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Damage Control:  A Balancing Act

Jeremy W. Cannon, MD, SM1
[+] Author Affiliations
1US Air Force, Norman M. Rich Department of Surgery, Uniformed Services University of the Health Sciences, Bethesda, Maryland, and Department of Surgery, San Antonio Military Medical Center, Joint Base San Antonio–Fort Sam Houston, Texas
JAMA Surg. 2013;148(10):955. doi:10.1001/jamasurg.2013.2525.
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Damage control laparotomy has transformed the practice of trauma and acute care surgery in the modern era.1 However, its indications and implementation remain more art than science. Although damage control laparotomy can be lifesaving for the right patient, poor patient selection and suboptimal management after the index operation can diminish the benefits of this strategy.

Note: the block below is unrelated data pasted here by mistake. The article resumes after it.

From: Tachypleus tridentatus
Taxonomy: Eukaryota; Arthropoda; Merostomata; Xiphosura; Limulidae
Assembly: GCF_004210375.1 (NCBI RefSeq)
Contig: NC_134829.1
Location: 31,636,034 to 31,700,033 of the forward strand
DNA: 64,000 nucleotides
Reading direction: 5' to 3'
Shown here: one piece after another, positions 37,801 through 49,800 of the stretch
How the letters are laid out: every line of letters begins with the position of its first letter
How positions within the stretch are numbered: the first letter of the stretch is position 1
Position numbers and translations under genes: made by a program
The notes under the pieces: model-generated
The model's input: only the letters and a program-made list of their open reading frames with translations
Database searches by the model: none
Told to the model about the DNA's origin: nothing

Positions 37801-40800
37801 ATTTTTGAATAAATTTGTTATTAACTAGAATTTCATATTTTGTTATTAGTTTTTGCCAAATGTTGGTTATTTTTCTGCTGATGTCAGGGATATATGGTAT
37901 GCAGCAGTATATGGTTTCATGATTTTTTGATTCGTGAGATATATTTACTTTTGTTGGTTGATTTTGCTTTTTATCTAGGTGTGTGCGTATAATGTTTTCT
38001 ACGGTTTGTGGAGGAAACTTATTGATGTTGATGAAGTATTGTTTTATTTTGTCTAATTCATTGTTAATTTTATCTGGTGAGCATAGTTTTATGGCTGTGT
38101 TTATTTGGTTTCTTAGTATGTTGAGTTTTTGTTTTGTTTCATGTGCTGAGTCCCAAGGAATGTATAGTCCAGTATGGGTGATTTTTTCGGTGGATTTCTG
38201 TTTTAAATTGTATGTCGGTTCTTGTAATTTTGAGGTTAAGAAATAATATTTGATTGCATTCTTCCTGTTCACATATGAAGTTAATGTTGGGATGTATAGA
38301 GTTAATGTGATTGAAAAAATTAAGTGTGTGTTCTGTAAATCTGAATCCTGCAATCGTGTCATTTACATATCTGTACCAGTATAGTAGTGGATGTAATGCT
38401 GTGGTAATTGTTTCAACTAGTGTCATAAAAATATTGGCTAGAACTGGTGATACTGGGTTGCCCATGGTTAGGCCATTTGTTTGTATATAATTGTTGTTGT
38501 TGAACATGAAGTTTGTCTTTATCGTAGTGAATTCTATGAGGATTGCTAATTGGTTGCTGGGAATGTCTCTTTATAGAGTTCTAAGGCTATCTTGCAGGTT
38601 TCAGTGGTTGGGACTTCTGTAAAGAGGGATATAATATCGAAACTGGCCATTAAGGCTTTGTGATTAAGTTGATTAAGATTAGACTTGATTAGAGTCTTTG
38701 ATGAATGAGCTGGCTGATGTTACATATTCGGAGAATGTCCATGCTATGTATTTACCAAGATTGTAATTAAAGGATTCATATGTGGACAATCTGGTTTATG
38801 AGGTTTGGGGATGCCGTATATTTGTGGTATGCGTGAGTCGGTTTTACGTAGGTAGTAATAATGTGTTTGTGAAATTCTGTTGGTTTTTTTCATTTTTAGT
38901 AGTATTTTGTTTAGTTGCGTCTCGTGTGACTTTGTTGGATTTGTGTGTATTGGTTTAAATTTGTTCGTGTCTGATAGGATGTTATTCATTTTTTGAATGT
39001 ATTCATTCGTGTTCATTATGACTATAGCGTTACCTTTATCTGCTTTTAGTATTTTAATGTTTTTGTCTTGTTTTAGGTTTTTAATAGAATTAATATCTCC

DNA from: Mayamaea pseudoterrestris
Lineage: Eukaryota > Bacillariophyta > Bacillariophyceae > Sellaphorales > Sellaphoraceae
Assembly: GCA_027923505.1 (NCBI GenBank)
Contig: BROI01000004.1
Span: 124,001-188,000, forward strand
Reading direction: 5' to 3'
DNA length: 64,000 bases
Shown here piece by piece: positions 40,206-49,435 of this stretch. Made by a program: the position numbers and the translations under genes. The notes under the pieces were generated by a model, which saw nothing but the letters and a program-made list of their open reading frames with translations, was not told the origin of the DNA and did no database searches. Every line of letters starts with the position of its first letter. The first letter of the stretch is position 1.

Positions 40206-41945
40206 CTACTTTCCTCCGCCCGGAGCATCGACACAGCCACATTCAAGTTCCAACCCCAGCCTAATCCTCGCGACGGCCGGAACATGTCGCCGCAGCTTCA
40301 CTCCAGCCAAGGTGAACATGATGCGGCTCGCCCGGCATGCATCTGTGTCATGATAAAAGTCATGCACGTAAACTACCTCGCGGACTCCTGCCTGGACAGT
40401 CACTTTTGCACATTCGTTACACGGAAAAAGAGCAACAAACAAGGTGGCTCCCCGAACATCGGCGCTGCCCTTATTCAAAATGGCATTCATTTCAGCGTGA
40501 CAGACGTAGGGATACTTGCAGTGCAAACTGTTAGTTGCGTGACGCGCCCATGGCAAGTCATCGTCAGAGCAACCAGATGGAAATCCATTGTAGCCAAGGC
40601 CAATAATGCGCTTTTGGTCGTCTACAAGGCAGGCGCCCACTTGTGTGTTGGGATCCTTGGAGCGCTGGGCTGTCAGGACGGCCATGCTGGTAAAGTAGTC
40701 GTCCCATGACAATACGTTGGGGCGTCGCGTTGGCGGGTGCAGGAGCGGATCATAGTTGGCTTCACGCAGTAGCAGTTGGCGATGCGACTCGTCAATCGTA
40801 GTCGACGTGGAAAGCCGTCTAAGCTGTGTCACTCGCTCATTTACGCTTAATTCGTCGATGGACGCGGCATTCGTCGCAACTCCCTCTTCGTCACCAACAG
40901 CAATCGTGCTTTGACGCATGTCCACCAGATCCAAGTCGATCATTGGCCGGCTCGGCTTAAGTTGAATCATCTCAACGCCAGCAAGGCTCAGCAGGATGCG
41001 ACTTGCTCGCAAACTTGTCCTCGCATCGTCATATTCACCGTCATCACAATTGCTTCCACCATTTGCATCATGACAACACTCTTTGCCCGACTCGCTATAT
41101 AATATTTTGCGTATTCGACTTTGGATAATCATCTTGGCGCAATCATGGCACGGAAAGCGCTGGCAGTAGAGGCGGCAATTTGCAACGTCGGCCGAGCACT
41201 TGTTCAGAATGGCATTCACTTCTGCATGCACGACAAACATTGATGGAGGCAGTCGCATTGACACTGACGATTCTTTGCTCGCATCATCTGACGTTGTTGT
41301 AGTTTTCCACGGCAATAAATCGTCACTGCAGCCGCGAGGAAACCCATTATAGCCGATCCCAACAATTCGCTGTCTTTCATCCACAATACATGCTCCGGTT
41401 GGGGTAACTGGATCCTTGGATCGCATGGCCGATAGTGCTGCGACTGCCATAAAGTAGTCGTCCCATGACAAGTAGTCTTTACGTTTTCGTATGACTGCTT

The timely article by Bradley et al2 clearly demonstrates that damage control laparotomy carries a significant risk. Through a large, multi-institutional effort, Bradley et al2 found that colon resection, large-volume fluid resuscitation, and an increasing number of reexplorations independently predict the development of an enteric fistula or abdominal sepsis in 111 of 517 patients (21.5%). Furthermore, these investigators2 also recently reported that severe injury (defined as having an Injury Severity Score of >15), multiple reoperations, acute renal failure, abdominal sepsis, bloodstream infection, and enteric fistula predict failure to achieve fascial closure, which, in turn, carried a significantly higher mortality rate (28.5% vs 7.7%).3

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